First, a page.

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Environmental Science and Pollution Research

, Volume 24, Issue 11, pp 10182–10196 | Cite as

Distribution and mobility of lead (Pb), copper (Cu), zinc (Zn), and antimony (Sb) from ammunition residues on shooting ranges for small arms located on mires

  • Espen Mariussen
  • Ida Vaa Johnsen
  • Arnljot Einride Strømseng
Research Article

Abstract

An environmental survey was performed on shooting ranges for small arms located on minerotrophic mires. The highest mean concentrations of Pb (13 g/kg), Cu (5.2 g/kg), Zn (1.1 g/kg), and Sb (0.83 g/kg) in the top soil were from a range located on a poor minerotrophic and acidic mire. This range had also the highest concentrations of Pb, Cu, Zn, and Sb in discharge water (0.18 mg/L Pb, 0.42 mg/L Cu, 0.63 mg/L Zn, and 65 μg/L Sb) and subsurface soil water (2.5 mg/L Pb, 0.9 mg/L Cu, 1.6 mg/L Zn, and 0.15 mg/L Sb). No clear differences in the discharge of ammunition residues between the mires were observed based on the characteristics of the mires. In surface water with high pH (pH ~7), there was a trend with high concentrations of Sb and lower relative concentrations of Cu and Pb. The relatively low concentrations of ammunition residues both in the soil and soil water, 20 cm below the top soil, indicates limited vertical migration in the soil. Channels in the mires, made by plant roots or soil layer of less decomposed materials, may increase the rate of transport of contaminated surface water into deeper soil layers and ground water. A large portion of both Cu and Sb were associated to the oxidizable components in the peat, which may imply that these elements form inner-sphere complexes with organic matter. The largest portion of Pb and Zn were associated with the exchangeable and pH-sensitive components in the peat, which may imply that these elements form outer-sphere complexes with the peat.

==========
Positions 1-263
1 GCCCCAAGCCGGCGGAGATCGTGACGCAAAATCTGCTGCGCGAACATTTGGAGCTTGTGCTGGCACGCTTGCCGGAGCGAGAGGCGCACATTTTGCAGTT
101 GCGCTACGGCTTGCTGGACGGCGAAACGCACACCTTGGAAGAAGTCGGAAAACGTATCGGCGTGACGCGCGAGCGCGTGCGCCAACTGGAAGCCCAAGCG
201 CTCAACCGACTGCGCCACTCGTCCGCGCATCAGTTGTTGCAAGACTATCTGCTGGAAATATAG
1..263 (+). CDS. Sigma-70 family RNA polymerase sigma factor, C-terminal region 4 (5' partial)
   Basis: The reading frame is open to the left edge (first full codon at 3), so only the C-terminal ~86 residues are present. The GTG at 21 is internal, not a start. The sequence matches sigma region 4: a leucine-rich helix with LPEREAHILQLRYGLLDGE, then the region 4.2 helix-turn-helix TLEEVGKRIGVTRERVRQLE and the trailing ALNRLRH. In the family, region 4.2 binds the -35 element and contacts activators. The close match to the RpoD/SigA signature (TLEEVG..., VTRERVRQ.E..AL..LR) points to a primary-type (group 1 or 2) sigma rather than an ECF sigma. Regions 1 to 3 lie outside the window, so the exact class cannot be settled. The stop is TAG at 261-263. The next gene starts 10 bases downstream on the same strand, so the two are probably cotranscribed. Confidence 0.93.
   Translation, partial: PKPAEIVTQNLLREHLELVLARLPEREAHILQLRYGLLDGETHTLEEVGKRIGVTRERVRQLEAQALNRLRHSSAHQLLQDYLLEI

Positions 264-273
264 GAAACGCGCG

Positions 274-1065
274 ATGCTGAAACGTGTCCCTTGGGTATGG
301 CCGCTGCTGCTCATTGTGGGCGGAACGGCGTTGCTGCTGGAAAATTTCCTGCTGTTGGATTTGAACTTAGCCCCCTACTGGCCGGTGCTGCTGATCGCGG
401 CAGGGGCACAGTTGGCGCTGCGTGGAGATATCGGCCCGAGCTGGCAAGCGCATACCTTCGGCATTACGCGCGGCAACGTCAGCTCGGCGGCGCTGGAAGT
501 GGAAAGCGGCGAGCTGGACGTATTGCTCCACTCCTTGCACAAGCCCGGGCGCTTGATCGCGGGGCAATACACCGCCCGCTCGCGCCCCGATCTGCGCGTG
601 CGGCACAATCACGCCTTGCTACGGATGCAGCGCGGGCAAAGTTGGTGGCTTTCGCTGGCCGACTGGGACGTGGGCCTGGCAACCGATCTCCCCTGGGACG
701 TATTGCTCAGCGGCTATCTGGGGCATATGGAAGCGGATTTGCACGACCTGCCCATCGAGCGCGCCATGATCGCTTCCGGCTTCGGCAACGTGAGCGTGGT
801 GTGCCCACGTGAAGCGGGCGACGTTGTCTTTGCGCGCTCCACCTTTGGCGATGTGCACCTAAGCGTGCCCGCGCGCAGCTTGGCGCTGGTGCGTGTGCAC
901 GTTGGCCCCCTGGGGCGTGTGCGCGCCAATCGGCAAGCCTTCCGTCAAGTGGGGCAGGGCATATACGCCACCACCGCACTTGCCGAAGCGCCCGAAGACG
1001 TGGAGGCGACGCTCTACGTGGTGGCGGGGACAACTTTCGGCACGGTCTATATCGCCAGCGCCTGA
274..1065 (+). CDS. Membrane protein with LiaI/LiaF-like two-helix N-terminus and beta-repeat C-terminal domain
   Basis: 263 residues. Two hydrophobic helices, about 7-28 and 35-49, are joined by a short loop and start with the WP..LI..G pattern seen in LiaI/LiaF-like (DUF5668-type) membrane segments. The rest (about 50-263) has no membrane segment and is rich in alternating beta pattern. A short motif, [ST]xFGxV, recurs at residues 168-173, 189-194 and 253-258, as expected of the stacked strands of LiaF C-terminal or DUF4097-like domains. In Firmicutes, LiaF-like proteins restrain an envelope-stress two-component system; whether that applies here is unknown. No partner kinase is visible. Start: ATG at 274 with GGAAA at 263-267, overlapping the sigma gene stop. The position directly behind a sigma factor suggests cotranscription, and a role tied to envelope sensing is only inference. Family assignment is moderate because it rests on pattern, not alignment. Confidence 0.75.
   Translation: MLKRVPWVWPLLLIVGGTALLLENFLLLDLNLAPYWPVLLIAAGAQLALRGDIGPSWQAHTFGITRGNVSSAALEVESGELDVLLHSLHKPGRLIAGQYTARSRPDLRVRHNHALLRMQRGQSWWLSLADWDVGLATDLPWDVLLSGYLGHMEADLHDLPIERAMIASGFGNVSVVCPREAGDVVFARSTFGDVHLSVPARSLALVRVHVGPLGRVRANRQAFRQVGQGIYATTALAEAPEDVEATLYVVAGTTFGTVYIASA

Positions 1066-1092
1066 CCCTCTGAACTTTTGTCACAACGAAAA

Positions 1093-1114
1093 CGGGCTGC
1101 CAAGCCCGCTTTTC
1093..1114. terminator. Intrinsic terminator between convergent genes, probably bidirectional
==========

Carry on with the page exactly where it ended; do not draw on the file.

Keywords

Shooting ranges Mires Peat Heavy metals Antimony Sequential extractions 

Notes

Acknowledgements

We are indebted to our colleague, Ms. Marita Ljønes, and the students Ms. Ingvild Gudim (MSc), Ms. Sigurbjørg Hjartardottir (BSc), Ms. Anne Mari Herfindal (BSc), and Ms. Frøya Homlong (BSc) for participating in the field work and laboratory experiments. The authors also wish to acknowledge the anonymous reviewers of the manuscript and the editor of the journal. The work was supported by grants from the Norwegian Defense Estates Agency (Project Nos. 108901 and 360301).

Supplementary material

11356_2017_8647_MOESM1_ESM.docx (9.1 mb)
ESM 1 (DOCX 9362 kb)

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Copyright information

© Springer-Verlag Berlin Heidelberg 2017

Authors and Affiliations

  1. 1.Norwegian Defence Research Establishment (FFI), Protection and Societal Security DivisionKjellerNorway
  2. 2.The Norwegian Water Resources and Energy DirectorateOsloNorway

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